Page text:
Country Bumpkins in a Big City

Today I traveled outside of my comfort zone into a city filled with so many humans that I could not believe my eyes. I learned a few things.

Thing number one: The CVS in Newton does not have a public bathroom for my 7 year old daughter.

Thing number two: Not that I’m obsessed with public bathrooms or anything, but the ones on the East Coast do not provide users with paper seat covers. WTH, man? Who are these savages anyway?

Thing number three: On a beautiful summer day like today, many people here got into their cars and drove to a big building with big windows allowing me to see that the building was full of treadmills. On the treadmills were many human hamsters, running or walking in place, indoors. Apparently, they paid for this experience. Hel-looooo people! Right outside are these things called sidewalks, and you can run or walk on them…are you ready for this? For FREE! And they come with birds singing and fresh air so you don’t have to breathe the nasty workout breath or smell the stinky stench of the other human hamsters around you.

Thing number four: When you live in a big city, with lots of people all around, and you rely on public transportation to get around, apparently you forget the definition of “personal space”. I learned this today, my friends, when I took the train into Boston. It was a great experience really. Here are the details. First, we drove to the parking garage where we paid $6 to park our car. Then we put $20 in a machine that spat out a ticket for us to get on the train. Next we boarded the train where $8 was debited from our ticket ($2 per adult, kids were free) and proceeded to sit on the train for 40 minutes to get into Boston. If we would have driven ourselves we would have been there in 15 minutes and paid $11 to park the car all day.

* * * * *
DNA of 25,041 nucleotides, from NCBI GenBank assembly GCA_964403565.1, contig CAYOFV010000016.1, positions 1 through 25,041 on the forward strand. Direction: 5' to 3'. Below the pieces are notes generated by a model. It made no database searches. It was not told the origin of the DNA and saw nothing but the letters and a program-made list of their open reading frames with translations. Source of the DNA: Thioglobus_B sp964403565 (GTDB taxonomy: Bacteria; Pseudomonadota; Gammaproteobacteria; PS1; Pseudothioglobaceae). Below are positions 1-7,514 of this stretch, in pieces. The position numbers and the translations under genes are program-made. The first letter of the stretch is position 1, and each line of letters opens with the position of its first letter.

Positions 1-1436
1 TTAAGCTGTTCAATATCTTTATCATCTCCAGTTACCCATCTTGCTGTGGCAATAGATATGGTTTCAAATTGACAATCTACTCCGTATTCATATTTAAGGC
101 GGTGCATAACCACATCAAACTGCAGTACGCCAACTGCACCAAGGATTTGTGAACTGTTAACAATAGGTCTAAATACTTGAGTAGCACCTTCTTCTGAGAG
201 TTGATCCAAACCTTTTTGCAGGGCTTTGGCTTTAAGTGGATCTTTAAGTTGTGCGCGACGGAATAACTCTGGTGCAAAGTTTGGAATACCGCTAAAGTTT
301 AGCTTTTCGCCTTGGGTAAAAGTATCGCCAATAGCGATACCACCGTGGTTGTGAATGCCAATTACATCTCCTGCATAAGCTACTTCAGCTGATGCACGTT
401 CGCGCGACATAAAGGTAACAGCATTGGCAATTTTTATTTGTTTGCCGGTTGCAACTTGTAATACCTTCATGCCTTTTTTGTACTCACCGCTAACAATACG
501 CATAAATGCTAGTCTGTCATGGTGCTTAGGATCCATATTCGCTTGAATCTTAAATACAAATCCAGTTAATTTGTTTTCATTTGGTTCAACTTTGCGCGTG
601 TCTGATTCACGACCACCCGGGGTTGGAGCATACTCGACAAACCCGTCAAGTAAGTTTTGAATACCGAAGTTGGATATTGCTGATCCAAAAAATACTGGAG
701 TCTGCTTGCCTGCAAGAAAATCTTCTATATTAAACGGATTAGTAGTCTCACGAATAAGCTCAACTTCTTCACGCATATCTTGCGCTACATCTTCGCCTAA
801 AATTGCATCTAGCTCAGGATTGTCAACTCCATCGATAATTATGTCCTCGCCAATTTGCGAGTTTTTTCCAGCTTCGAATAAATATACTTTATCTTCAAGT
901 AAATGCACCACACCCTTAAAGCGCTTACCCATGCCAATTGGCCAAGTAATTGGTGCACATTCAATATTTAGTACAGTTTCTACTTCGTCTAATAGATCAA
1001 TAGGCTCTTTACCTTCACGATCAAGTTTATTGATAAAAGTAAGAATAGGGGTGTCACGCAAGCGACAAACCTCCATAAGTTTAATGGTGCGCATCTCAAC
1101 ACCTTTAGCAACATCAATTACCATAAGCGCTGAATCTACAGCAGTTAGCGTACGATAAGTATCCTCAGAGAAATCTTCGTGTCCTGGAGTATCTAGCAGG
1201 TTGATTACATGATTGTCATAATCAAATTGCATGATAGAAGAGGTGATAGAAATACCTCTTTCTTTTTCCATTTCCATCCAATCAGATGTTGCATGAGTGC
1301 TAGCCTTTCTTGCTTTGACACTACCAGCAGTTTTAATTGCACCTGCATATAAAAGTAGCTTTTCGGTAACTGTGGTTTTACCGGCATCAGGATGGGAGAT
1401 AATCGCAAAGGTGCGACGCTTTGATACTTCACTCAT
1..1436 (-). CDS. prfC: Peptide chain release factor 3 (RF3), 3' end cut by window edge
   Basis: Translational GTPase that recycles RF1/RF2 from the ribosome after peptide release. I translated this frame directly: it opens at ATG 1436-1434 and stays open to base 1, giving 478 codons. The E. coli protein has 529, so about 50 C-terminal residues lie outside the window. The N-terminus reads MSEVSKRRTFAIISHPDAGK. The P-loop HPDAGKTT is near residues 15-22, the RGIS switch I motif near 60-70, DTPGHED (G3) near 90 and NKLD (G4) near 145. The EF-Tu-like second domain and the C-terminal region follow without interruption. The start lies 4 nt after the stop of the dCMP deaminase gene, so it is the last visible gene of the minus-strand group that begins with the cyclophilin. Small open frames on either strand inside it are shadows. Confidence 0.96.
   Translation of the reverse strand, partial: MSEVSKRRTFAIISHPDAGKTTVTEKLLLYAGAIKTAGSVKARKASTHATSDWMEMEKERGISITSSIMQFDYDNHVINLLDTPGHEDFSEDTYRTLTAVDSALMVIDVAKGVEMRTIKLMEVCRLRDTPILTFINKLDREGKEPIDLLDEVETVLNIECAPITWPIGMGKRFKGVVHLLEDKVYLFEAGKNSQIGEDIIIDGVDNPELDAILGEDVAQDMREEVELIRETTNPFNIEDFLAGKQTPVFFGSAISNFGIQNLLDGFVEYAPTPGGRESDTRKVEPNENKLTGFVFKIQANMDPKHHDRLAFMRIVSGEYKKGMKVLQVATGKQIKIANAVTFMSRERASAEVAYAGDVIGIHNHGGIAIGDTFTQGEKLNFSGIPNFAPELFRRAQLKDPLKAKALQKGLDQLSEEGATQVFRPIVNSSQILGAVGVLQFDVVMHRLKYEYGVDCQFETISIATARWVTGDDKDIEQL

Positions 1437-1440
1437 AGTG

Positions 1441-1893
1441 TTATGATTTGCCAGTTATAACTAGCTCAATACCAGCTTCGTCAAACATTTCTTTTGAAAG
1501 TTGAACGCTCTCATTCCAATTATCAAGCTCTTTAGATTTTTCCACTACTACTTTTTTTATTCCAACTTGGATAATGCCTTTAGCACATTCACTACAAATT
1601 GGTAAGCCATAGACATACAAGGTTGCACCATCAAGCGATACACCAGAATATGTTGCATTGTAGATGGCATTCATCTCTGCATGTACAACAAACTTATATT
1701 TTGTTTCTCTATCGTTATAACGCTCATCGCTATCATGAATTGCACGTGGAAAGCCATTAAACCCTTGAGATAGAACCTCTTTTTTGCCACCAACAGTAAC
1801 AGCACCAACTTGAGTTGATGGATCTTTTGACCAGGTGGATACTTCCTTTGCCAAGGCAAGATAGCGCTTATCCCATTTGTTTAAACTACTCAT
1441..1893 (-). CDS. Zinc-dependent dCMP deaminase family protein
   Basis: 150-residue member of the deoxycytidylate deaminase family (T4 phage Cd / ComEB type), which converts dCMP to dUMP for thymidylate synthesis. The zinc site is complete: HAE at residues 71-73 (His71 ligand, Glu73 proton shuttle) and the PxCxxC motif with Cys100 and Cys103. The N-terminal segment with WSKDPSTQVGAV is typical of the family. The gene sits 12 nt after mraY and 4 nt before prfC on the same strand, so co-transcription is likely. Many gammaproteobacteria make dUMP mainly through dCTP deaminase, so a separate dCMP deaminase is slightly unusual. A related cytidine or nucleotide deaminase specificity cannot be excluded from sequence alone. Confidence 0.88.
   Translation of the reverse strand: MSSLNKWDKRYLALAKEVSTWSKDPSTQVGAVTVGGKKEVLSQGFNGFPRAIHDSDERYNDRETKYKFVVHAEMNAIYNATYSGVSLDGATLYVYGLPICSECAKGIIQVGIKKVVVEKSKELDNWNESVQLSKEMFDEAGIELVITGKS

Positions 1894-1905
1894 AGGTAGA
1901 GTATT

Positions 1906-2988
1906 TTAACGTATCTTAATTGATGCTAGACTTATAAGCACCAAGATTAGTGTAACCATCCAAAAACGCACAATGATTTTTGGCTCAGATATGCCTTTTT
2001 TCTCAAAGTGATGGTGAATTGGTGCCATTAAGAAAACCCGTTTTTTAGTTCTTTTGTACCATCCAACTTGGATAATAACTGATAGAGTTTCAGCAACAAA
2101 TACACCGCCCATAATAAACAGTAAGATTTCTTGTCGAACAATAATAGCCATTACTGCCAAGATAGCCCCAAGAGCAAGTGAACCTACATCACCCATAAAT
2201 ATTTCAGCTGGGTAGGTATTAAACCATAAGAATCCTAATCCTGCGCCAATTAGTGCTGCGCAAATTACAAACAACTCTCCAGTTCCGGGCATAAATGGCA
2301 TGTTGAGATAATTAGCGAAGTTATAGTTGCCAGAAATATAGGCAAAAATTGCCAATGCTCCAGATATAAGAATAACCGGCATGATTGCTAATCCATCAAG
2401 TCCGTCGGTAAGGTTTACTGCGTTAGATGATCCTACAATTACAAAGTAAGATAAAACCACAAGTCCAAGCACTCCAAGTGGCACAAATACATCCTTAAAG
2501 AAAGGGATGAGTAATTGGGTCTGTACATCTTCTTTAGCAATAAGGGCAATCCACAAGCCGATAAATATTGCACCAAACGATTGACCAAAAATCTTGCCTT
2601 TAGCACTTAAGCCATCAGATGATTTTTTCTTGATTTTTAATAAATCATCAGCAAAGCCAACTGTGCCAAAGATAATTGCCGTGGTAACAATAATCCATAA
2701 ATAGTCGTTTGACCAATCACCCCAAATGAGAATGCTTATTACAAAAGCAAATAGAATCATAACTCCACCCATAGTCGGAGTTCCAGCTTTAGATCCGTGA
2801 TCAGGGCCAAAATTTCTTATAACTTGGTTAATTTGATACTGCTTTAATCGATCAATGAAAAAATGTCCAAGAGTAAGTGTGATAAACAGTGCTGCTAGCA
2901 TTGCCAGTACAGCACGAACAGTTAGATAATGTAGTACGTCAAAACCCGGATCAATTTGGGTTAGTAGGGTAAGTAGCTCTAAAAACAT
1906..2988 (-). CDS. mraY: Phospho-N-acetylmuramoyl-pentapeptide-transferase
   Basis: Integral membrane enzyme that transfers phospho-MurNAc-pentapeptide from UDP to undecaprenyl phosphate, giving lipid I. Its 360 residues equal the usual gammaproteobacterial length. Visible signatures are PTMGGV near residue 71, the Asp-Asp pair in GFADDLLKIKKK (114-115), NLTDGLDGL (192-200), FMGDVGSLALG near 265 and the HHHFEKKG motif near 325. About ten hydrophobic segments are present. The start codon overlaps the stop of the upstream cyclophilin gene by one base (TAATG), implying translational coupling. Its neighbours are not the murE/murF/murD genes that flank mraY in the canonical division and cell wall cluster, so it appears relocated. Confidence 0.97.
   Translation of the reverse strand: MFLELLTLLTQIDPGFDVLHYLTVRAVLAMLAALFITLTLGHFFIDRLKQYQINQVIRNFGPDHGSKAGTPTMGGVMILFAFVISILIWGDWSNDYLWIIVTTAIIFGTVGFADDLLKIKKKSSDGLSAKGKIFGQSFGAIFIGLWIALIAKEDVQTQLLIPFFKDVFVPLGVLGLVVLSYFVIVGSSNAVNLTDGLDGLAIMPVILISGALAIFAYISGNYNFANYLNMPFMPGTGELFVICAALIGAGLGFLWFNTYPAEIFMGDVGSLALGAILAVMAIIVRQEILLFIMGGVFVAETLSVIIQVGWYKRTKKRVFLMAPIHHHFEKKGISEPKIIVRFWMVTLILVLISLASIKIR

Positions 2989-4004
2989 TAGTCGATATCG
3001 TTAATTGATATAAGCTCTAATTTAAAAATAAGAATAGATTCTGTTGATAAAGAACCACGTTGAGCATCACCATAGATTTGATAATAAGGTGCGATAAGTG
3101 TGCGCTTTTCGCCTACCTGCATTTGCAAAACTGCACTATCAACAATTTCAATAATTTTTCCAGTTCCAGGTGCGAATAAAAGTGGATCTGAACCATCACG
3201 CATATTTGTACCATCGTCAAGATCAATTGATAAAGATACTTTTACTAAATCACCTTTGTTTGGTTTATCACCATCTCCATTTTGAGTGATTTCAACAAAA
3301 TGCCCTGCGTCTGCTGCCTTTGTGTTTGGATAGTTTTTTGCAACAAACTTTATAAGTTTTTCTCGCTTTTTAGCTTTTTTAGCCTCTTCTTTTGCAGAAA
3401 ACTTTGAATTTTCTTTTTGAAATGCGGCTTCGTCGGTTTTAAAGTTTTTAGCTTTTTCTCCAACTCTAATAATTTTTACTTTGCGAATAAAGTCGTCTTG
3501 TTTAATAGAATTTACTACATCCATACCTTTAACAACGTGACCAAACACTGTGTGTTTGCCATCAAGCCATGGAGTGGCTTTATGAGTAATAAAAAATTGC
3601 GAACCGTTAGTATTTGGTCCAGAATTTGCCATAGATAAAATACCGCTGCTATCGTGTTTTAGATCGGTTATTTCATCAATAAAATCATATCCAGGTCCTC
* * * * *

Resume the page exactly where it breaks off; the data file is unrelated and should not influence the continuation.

We cruised around Boston. Saw Fanueil Hall, Quincy Market, and the grave of Paul Revere, etc.


Back at the train station, $8 more was debited from our ticket for the return fare. Now back to the personal space thing…

You see, people are packed into this moving metal box like sardines, sitting, standing, sitting on stairs, crammed into this place. For about 15 minutes of the trip, the woman standing next to me was reading a stapled stack of about 20 papers and she held these papers approximately 2 cm away from my hazel colored left eyeball.

This was all great and fun and all that, but for those of you who don’t know where I live, I’m used to a population density of 4 people and 5 dogs on 640 acres. To sum it all up, super fun, love to visit, love the history and excitement, but home for me is home on the range.


2 responses

  1. Hi Hillary, your Auntie Jan sent me this and I thought it was hysterical, I felt the same way a few weeks ago when we went to visit my son in NYC – even thou I grew up in Boston (right on the green line) things were different then – I think w/ age and living out in the suburbs for the last 20 something years, the city life just isn’t for me either thou it is fun to visit (especially down at the waterfront) Hope you enjoy the rest of your visit – your aunt keeps me updated on all of you – one of these days it would be nice to get together

    Auntie Jan’s BFF – moe

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